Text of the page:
I agree with what he says about how self-publishing as well as e-publishing will allow entities to scale back from the behemoths of the '70s and '80s that the author didn't like; the ones that were just owned by media companies. Just like bands marketing their own recordings, the pay rate per sale to the original creator should definitely go up.
The descriptions of the famous houses like Knopf, Random House and Doubleday was interesting for me, because I have never read about them before.
  libraryhermit | Sep 18, 2010 |
When I read this book shortly after its release, most of the predictions by Mr Epstein seemed to be some way off in the future -- if not a long way off.

Looking back over the book last December (2008), I was struck by just how accurate most of those predictions have proven to be. Print on demand technology has not yet reached the point of being available in your local bookstores, but it is getting there. The Internet is disrupting the retail book trade, which has come to be dominated by "big box" chain stores which sell books like soap powder: stock lots of the few best-sellers; turn over the rest quickly, and don't bother to hire staff who know or care much about books.

I would love to see a fresh take on this topic, looking at what may happen next, now that Sony Readers, Kindles, and smartphones are giving readers new ways to acquire and read books, and publishers are scrambling to launch digital editions (and to figure out how to avoid the mistakes the music industry made).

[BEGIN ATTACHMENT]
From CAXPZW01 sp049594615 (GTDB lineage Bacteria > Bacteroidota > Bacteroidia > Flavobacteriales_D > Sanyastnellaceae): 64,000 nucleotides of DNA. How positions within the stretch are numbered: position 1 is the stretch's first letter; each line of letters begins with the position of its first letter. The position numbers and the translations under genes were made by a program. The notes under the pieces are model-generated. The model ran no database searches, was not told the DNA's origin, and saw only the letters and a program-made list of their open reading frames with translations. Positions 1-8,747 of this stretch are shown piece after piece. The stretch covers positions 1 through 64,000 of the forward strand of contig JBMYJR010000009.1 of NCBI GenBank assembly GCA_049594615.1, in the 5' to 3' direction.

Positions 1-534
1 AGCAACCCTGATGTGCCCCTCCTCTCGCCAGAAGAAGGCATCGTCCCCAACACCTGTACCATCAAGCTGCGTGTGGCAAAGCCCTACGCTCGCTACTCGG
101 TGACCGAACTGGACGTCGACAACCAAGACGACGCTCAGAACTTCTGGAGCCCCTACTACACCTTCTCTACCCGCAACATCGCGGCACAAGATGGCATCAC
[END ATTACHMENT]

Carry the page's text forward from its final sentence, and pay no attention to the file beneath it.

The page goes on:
A very good read, even today. ( )
1 vote RicDay | Jan 25, 2009 |
This is a fast and interesting read about the publishing industry in America--where it's been, and where it's going. Full of anecdotes and interesting tidbits about publishing, this is a good read. If it sounds at all interesting, I highly recommend it. ( )
  whitewavedarling | Dec 6, 2008 |
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» Add other authors (3 possible)

Author nameRoleType of authorWork?Status
Jason Epsteinprimary authorall editionscalculated
Martín Lloret, JordiTranslatorsecondary authorsome editionsconfirmed

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Jason Epstein has led arguably the most creative career in book publishing during the past half-century. He founded Anchor Books and launched the quality paperback revolution, cofounded the New York Review of Books, and created of the Library of America, the prestigious publisher of American classics, and The Reader's Catalog, the precursor of online bookselling. In this short book he discusses the severe crisis facing the book business today--a crisis that affects writers and readers as well as publishers--and looks ahead to the radically transformed industry that will revolutionize the idea of the book as profoundly as the introduction of movable type did five centuries ago.